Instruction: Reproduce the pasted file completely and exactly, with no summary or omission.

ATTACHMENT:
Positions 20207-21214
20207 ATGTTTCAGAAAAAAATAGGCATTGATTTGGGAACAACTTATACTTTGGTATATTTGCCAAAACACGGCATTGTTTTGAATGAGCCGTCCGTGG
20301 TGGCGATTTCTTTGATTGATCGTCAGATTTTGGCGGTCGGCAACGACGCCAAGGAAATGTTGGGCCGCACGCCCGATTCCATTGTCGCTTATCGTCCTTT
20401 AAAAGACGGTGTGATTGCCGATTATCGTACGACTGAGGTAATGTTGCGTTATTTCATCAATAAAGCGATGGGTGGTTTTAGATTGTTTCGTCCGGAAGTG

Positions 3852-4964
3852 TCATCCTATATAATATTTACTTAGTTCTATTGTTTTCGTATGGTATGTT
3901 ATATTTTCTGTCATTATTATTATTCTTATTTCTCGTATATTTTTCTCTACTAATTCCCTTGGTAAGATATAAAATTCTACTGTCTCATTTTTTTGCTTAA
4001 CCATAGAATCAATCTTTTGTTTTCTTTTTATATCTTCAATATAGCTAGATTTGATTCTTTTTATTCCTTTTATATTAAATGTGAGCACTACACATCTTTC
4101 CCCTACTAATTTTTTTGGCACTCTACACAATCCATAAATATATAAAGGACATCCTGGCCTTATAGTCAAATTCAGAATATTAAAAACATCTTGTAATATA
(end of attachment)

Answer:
Positions 20207-21214
20207 ATGTTTCAGAAAAAAATAGGCATTGATTTGGGAACAACTTATACTTTGGTATATTTGCCAAAACACGGCATTGTTTTGAATGAGCCGTCCGTGG
20301 TGGCGATTTCTTTGATTGATCGTCAGATTTTGGCGGTCGGCAACGACGCCAAGGAAATGTTGGGCCGCACGCCCGATTCCATTGTCGCTTATCGTCCTTT
20401 AAAAGACGGTGTGATTGCCGATTATCGTACGACTGAGGTAATGTTGCGTTATTTCATCAATAAAGCGATGGGTGGTTTTAGATTGTTTCGTCCGGAAGTG

Positions 3852-4964
3852 TCATCCTATATAATATTTACTTAGTTCTATTGTTTTCGTATGGTATGTT
3901 ATATTTTCTGTCATTATTATTATTCTTATTTCTCGTATATTTTTCTCTACTAATTCCCTTGGTAAGATATAAAATTCTACTGTCTCATTTTTTTGCTTAA
4001 CCATAGAATCAATCTTTTGTTTTCTTTTTATATCTTCAATATAGCTAGATTTGATTCTTTTTATTCCTTTTATATTAAATGTGAGCACTACACATCTTTC
4101 CCCTACTAATTTTTTTGGCACTCTACACAATCCATAAATATATAAAGGACATCCTGGCCTTATAGTCAAATTCAGAATATTAAAAACATCTTGTAATATA